Xi will visit Germany in late March, as well as France, the Netherlands and Belgium, Beijing-based diplomats said. China's Foreign Ministry declined to comment on Xi's agenda as the trip has yet to be formally announced.
"China wants a strong focus on World War Two when Xi visits Germany and Germany is not happy," said one diplomatic source who has been briefed on China's plans for the Xi trip.
The German government declined to comment. But the diplomatic sources said Germany did not want to get dragged into the dispute between China and Japan, and dislikes China constantly bringing up Germany's painful past.
A second diplomatic source with knowledge of the trip said China had proposed Xi visit the Holocaust Memorial in Berlin. When that was immediately rejected by Germany, Beijing suggested Xi go to Berlin's Neue Wache Memorial, which honours war dead but not recognised war criminals.
"The Holocaust is a no go area," the source said, adding it was unclear if the Neue Wache Memorial visit would go ahead.
Germany does not want the negative legacy of the war to dominate or take centre stage during a state visit, the source added, explaining the objection to the Holocaust Memorial visit.
China wanted German officials to go to Japan and tell them how to cope with history, the source added.
It is not clear exactly what Xi wants to say about the war while in Germany, which has strong commercial links with China, but Chinese leaders have mentioned the subject in recent visits to Europe.
In 2012, then premier Wen Jiabao went to the former Auschwitz death camp, located in what was then Nazi-occupied Poland, saying: "Only those who remember history can build a good future."
Japanese leaders have repeatedly apologised for suffering caused by the country's wartime actions, including a landmark 1995 apology by then prime minister Tomiichi Murayama. But remarks by conservative politicians periodically cast doubt on Tokyo's sincerity.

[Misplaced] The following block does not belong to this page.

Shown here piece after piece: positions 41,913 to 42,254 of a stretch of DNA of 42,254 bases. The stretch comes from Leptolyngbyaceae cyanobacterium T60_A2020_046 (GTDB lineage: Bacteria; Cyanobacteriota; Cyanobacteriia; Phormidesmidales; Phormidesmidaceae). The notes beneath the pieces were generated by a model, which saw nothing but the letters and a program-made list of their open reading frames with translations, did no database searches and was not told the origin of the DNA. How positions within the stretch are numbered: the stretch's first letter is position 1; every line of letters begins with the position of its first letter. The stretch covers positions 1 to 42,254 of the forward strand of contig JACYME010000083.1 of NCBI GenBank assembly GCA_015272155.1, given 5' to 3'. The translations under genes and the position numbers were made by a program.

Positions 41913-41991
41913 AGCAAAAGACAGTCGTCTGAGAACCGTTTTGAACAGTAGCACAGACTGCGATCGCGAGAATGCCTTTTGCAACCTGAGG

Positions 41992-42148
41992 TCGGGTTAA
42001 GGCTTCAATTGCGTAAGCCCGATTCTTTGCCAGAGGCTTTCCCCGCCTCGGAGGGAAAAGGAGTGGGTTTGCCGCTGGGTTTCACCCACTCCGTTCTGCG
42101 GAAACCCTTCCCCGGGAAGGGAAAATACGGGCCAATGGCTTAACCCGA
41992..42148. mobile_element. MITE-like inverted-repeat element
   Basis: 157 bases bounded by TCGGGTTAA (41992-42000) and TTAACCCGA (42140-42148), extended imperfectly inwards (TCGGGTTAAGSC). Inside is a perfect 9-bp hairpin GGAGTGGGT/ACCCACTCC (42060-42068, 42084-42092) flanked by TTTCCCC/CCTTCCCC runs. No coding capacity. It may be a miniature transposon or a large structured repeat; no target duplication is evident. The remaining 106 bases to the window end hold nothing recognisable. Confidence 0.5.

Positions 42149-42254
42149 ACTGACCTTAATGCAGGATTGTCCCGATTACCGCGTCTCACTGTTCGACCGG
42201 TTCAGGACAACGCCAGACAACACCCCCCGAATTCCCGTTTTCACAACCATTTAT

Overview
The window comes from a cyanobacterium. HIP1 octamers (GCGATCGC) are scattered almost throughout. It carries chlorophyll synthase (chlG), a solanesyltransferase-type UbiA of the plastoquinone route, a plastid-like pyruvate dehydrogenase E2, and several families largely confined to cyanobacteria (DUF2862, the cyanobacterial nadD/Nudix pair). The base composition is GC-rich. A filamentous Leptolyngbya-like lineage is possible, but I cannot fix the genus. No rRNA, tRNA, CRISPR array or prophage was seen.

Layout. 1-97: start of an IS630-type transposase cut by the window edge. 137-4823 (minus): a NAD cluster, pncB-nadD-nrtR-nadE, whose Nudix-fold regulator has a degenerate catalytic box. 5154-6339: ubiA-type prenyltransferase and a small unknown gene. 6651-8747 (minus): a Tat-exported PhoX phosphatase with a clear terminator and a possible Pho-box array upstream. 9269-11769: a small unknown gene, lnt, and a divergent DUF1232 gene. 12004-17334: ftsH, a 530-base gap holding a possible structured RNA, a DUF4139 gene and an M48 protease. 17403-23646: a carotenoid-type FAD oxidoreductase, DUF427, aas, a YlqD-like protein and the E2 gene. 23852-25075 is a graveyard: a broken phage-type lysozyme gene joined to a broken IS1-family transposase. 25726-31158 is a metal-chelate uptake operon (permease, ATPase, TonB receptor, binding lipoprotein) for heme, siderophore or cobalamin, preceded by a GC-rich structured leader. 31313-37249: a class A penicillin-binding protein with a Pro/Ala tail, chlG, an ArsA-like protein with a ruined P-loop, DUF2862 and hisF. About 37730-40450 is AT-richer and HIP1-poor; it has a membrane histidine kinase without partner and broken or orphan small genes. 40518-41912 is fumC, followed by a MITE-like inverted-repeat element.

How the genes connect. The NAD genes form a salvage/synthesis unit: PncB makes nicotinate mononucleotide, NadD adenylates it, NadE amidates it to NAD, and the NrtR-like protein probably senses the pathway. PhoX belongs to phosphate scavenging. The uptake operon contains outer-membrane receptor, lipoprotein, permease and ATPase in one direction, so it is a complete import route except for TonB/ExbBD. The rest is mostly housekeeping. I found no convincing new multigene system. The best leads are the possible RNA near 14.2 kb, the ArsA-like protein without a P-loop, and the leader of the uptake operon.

Taking questions in parliament on Thursday, Abe said his government would stick by past apologies.
"As I've said before, in the past many nations, especially those in Asia, suffered great damage and pain due to our nation. Our government recognises this, as have the governments that have gone before, and will continue this stance," Abe said.
Sino-Japanese ties are not just plagued by China's bitter memories of Japan's occupation of parts of the country before and during World War Two, but also by a territorial row and regional rivalry. Relations chilled after a feud over disputed islands in the East China Sea flared in 2012.
Some experts say China's campaign against Japan has helped Beijing shift some of the debate away from its growing military assertiveness in Asia, including double digit defence spending increases and the creation of an air defence identification zone in the East China Sea that was condemned by Tokyo and Washington.
China pressed home its propaganda offensive against Japan last week during a government-organised visit for foreign reporters to the site of the Nanjing massacre.